Tag Archives: racism

Argo And The Trouble With Hollywood Logic

By Latoya Peterson

(L-R) Ben Affleck as Tony Mendez in “Argo” and the actual Tony Mendez. Via ABC News.

There are posts where you already know how things are going to fall out before you even write it.  This is one of them.

We’ve talked about the controversy with Argo before.  Arturo broke down the man behind the movie back in July:

The more you read about Antonio Mendez, the more his exploits make Burn Notice look like Get Smart: the Colorado native who grew up in a single-parent household went from answering a random want ad to a 25-year career in the CIA as an “espionage artist,” specializing in helping assets get out of tough situations.

“I would say the whole thing was like James Bond but even better. I was involved in Moscow creating tradecraft, knocking the socks off the KGB,” he told Open Your Eyes magazine in 2008. “If you are surrounded by an army of that kind of counterintelligence and you can still do your business, Bond doesn’t even get close to that.”

Mendez went on to write two memoirs about his experiences in the field. But his most celebrated operation, an extraction of six U.S. diplomats from Iran in the first days of the regime of the Ayatollah Khomeni, was the subject of a 2007 article in Wired Magazine. As Joshuah Bearman wrote, this particular plan would take a more cinematic turn – literally – than the usual covert actions: Mendez actually created a fake movie production.

Many people–including our friends at Racebending and Latino Rebels–have already pointed out that Ben Affleck squandered a prime opportunity to put a Latino actor in the lead for Argo. And we’ve heard the usual pushback that comes to discussing casting in Hollywood.  
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Are All The Racists On The Right?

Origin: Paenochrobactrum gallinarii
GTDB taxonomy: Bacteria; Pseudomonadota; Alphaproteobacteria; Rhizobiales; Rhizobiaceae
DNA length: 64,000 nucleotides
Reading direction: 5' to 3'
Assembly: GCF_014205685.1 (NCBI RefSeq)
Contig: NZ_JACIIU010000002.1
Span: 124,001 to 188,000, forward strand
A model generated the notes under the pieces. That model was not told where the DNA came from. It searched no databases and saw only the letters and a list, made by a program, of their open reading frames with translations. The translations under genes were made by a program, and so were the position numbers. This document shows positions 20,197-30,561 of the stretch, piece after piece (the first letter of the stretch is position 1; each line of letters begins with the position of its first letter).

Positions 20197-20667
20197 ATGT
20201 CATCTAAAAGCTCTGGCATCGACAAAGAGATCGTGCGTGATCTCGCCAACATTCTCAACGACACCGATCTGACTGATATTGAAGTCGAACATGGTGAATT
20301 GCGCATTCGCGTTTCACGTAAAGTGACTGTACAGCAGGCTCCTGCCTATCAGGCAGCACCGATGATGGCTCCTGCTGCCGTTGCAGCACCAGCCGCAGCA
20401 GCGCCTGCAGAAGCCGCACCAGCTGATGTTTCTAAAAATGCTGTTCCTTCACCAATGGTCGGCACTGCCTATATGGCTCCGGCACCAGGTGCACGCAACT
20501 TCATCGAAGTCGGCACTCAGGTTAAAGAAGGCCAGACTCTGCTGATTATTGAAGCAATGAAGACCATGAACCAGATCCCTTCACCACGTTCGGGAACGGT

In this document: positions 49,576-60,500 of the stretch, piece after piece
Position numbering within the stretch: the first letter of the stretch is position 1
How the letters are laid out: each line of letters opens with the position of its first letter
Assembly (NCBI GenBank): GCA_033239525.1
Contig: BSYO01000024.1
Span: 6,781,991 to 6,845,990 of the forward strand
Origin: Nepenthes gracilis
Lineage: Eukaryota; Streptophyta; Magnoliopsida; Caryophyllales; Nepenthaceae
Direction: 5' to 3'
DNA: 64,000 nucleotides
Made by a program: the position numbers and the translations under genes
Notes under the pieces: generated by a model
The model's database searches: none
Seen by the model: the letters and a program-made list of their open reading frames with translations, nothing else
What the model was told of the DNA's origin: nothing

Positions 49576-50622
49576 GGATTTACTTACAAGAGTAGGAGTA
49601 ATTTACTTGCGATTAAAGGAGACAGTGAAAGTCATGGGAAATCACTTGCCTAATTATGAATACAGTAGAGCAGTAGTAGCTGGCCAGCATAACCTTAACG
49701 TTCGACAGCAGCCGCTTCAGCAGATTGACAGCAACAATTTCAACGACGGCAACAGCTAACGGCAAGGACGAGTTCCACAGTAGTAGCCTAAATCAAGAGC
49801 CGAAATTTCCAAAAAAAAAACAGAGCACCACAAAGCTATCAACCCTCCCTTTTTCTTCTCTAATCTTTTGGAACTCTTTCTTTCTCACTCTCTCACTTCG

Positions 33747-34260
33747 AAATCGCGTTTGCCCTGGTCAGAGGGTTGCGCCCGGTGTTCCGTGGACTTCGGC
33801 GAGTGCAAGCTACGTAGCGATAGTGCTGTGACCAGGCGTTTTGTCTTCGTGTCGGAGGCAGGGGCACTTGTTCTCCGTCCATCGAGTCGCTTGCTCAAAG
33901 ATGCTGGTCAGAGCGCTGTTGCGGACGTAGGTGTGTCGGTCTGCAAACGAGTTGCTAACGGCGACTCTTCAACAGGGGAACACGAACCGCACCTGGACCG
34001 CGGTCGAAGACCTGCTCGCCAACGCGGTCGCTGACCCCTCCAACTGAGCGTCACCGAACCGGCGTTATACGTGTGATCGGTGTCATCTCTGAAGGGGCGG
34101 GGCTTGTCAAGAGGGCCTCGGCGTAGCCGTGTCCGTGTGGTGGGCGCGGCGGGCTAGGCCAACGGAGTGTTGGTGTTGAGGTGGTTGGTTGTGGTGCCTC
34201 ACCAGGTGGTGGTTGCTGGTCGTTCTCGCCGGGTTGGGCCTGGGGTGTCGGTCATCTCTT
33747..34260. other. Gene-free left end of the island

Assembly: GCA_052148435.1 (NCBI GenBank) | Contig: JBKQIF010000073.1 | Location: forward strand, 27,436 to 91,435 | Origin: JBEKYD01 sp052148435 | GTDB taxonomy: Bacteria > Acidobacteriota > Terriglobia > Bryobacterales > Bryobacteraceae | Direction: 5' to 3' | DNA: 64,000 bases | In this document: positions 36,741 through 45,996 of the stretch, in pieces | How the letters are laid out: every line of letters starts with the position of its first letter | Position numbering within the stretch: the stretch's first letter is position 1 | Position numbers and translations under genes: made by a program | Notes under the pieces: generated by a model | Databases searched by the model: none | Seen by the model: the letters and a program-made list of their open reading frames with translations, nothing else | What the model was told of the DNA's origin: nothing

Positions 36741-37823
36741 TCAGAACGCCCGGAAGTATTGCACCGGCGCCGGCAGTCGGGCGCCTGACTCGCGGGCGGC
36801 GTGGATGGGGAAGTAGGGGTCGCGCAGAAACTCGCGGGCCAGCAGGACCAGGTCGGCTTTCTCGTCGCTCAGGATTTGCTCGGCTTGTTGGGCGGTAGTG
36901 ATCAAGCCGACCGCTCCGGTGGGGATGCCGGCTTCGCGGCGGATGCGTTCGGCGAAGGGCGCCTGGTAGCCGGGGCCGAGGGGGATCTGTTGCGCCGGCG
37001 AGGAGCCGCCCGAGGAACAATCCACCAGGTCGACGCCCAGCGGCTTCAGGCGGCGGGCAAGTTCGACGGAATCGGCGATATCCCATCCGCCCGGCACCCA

By Guest Contributor Jay Livingston; originally published at Sociological Images

About two weeks ago, Chris Hayes said, “It is undeniably the case that racist Americans are almost entirely in one political coalition and not the other.”

The case, it turns out, is very deniable.  Alex Tabarrok at Marginal Revolution denied it with data from the 2002 and 2008 General Social Survey (GSS).  He looked at three questions…

  • Favor laws against interracial marriage
  • Would vote for a Black for president
  • Blacks should not be pushy

…and concludes:

It is undeniable that some Americans are racist but racists split about evenly across the parties.

Hayes then tweeted a retraction.

End of story?

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Sexism, Racism, And Swimming At The London 2012 Olympics

by Guest Contributor Sarah Keenan, originally published at Half in Place

I’ve been a little taken aback this week at the level of racism against China in the British and US media, and on longer-than-usual comment threads on various friends’ Facebook walls. I mean, I know that racism in sport and in the media is nothing new, and I know that being mixed-race white-Chinese, I’m taking the various swipes being thrown at Chinese athletes particularly personally. But still, the obsessive furor that has surrounded the 16 year-old swimmer Ye Shiwen has brought out so many hackneyed Orientalist stereotypes, it would be boring if it wasn’t so hurtful and infuriating.

For anyone who’s been asleep this past week, Ye Shiwen broke the 400 metre individual medley world record, breaking her own personal best time by 5 seconds and powering home in the last 100 meters to take gold in the event. In fact she swam so fast to the finish line that, as has been cited by countless commentators, her split time for her final 50 meter lap was 0.17 of a second faster than that of Ryan Lochte, the US swimmer who won the equivalent men’s event the night before. But rather than congratulating this young woman on an amazing swim and celebrating the small shifts happening to move swimming ever-so slightly away from being the white-dominated sport that it is (I think only rowing has a less diverse group of competitors), Ye immediately became the subject of doubt and speculation. Top US coach John Leonard described Ye’s win as ‘unbelievable’, ‘disturbing’ and ‘suspicious‘, BBC commentator Clare Balding turned to her co-commentator and asked ‘How many questions will there be, Mark, about somebody who can suddenly swim so much faster than she ever has before’, and so began a week of intensive media speculation over whether Ye was doping.